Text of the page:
This ought to be sufficient to permanently repair any screen tearing or artifacting that you may be seeing on your Linux desktop.

1. Set X11 to Prevent Screen Tears on Intel and AMD Graphics Devices.

Both Intel and AMD produce hardware that is highly compatible with Linux operating systems. Because of their extremely limited and fundamental feature set, Intel integrated graphics almost never pose any kind of problem. The experience of working with AMD has shown that they are cooperative and simple to communicate with.

On the other hand, in the unlikely event that any of these cards causes your screen to rip, the problem may be easily resolved. Don’t be concerned, just be sure you follow these steps:

  • The cd command can be used to navigate into the /etc/X11 directory.
  • If you are utilizing Intel hardware, create a new file with the touch command and give it the name 20-intel.conf. If you are utilizing an AMD card, give the file the name 20-amdgpu.conf.
  • Include the lines that are listed below in the file:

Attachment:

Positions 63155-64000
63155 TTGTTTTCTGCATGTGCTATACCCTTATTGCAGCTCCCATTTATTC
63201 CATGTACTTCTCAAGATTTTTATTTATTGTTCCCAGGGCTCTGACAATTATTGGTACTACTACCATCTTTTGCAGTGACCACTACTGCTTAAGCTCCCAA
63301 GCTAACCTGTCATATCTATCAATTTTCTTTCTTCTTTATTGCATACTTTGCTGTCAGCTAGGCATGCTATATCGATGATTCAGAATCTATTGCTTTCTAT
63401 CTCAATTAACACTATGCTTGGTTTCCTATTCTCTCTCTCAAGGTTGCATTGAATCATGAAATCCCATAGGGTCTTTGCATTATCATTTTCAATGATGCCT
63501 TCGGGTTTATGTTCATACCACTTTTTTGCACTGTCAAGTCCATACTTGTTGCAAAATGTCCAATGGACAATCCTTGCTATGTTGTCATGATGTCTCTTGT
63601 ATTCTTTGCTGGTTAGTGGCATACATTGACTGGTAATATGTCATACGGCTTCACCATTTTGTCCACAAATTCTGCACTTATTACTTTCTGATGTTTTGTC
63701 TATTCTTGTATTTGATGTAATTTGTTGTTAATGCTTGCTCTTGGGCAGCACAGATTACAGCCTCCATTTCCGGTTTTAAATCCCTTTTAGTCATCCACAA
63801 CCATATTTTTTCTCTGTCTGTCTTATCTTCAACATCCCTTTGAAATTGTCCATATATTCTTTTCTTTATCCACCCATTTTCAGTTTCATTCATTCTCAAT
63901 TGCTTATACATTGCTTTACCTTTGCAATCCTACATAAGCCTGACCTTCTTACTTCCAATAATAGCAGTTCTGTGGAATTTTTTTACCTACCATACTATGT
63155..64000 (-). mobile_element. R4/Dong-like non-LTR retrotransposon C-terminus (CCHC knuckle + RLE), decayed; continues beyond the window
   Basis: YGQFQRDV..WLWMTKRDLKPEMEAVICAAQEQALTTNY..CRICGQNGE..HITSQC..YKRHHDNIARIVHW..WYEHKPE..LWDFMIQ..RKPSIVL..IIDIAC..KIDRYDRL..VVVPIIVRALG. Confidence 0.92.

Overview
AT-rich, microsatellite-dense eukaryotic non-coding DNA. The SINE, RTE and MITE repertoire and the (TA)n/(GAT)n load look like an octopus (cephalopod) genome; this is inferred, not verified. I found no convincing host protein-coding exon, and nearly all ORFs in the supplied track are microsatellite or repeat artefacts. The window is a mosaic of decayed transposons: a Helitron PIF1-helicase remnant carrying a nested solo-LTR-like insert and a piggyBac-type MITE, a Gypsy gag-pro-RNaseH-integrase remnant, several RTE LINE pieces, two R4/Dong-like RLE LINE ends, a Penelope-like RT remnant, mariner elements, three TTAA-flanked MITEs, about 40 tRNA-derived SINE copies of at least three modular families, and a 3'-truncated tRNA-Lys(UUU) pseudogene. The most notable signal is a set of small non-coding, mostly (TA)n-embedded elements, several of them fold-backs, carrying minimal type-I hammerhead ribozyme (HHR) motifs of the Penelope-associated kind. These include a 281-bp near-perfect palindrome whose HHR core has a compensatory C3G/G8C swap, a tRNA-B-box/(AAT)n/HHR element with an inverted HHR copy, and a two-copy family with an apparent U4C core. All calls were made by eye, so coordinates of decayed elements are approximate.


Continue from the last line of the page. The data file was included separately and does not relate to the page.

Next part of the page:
Section “Device”
Identifier “AMD Graphics”
Driver “amdgpu”
Option “TearFree” “true”
EndSection

AMD Graphics should be changed to Intel Graphics for Intel integrated systems, and amdgpu should be changed to intel. After writing the file out, you should restart your Linux desktop. The tearing on the screen should stop after doing that.

4. Roll-Back or Upgrade the Display Driver

It doesn’t matter which is worse for your Linux desktop: an unstable update or a display driver that has been discontinued; both may be a pain in the neck when you’re working on tasks that need a lot of graphic processing power or even the most fundamental operations.

You may save yourself a lot of hassle and cure any lingering annoyances like screen tearing by simply installing an update or returning to an older version of your display driver.